Until the Model T, Ford always carried two and three models. In 1906 Ford offered the N, F and K. This gave the public the option of a cheap runabout (N - $500), a low priced touring (F - $1000) and the large 5 to seven passenger car (K - &2500).
I'm not sure why the T became the only model for so long, except that initially it was a good car with good hp to weight ratio that could be configured with many body styles.
I also am not sure where Lincoln fits in, but after the purchase of Lincoln Ford was back in the multi model business (sort of).
Rob - Pretty much conjecture on my part, but I'm pretty sure that if it was not for Henry's son Edsel, Ford would not have acquired Lincoln and the Lincoln might have totally died out like so many of the other hundreds of old auto manufacturers did!
It seems like the majority of the time, old Henry had contempt for Edsel and would not trust him with anything, so it is difficult to understand how Edsel could have convinced his old man to take on a semi luxury car line like Lincoln for him (Edsel) to run, unless Henry had momentary periods of guilt or benevolence, kindness, compassion and love toward Edsel during which FMC made genuine progress, before Henry would revert back to his old cantankerous self. Just think where Ford Motor Company would be today if Henry had been that way all the time. Jim Patrick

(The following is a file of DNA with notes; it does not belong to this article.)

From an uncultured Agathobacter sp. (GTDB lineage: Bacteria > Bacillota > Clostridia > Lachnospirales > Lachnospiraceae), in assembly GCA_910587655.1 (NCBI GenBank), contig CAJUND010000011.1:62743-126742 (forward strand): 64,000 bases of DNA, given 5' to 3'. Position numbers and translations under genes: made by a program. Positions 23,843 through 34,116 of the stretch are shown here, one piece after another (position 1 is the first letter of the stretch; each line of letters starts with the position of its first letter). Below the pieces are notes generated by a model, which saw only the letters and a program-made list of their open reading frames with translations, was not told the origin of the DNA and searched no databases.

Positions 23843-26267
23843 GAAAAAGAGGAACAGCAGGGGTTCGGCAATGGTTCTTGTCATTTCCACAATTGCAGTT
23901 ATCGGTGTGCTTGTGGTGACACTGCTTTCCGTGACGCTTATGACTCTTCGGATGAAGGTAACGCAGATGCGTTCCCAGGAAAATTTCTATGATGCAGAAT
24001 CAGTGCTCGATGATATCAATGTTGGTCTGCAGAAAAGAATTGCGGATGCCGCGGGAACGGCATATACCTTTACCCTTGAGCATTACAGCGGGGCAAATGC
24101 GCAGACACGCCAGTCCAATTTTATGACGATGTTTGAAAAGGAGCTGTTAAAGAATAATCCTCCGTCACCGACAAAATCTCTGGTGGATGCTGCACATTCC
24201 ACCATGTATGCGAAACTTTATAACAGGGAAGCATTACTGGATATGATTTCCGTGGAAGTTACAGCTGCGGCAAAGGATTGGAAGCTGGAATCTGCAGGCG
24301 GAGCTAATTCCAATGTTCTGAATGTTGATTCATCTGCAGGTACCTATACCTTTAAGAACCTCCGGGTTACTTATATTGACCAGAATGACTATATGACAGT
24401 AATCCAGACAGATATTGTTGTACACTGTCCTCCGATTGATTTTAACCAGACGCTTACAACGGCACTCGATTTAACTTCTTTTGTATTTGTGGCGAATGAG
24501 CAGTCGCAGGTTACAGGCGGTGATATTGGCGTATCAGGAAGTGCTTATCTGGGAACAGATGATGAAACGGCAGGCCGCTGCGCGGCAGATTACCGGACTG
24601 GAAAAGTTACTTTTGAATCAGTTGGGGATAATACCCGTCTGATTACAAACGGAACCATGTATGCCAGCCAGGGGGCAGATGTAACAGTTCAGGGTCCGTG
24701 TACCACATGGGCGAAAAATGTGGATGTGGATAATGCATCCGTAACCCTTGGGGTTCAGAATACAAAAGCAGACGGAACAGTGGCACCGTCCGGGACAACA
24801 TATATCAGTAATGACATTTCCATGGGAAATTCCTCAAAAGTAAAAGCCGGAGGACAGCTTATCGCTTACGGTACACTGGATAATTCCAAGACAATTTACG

Increases in average human height are no more a matter of chance than increases in weight. Since the 1920s, US males have on average grown taller by about (2 ½ inches)from 5' 6 1/2" and their average weight (including blacks and Latinos) has massively increased from 65 to 85 kilograms.. Europeans have also grown much taller. Many think it is due to better diets and medicines and living conditions. Also in 1920 the average height for Women was around 5" 1". So when the Model T was built Men and Women were shorter than today.
. . . which is why there's a seat bracket available on the aftermarket, allowing the seat of an A to be moved backward by . . . an inch-and-a-half or so. No such luck when it comes to the Tee . . .
Do i see a different day but the same message?Bud.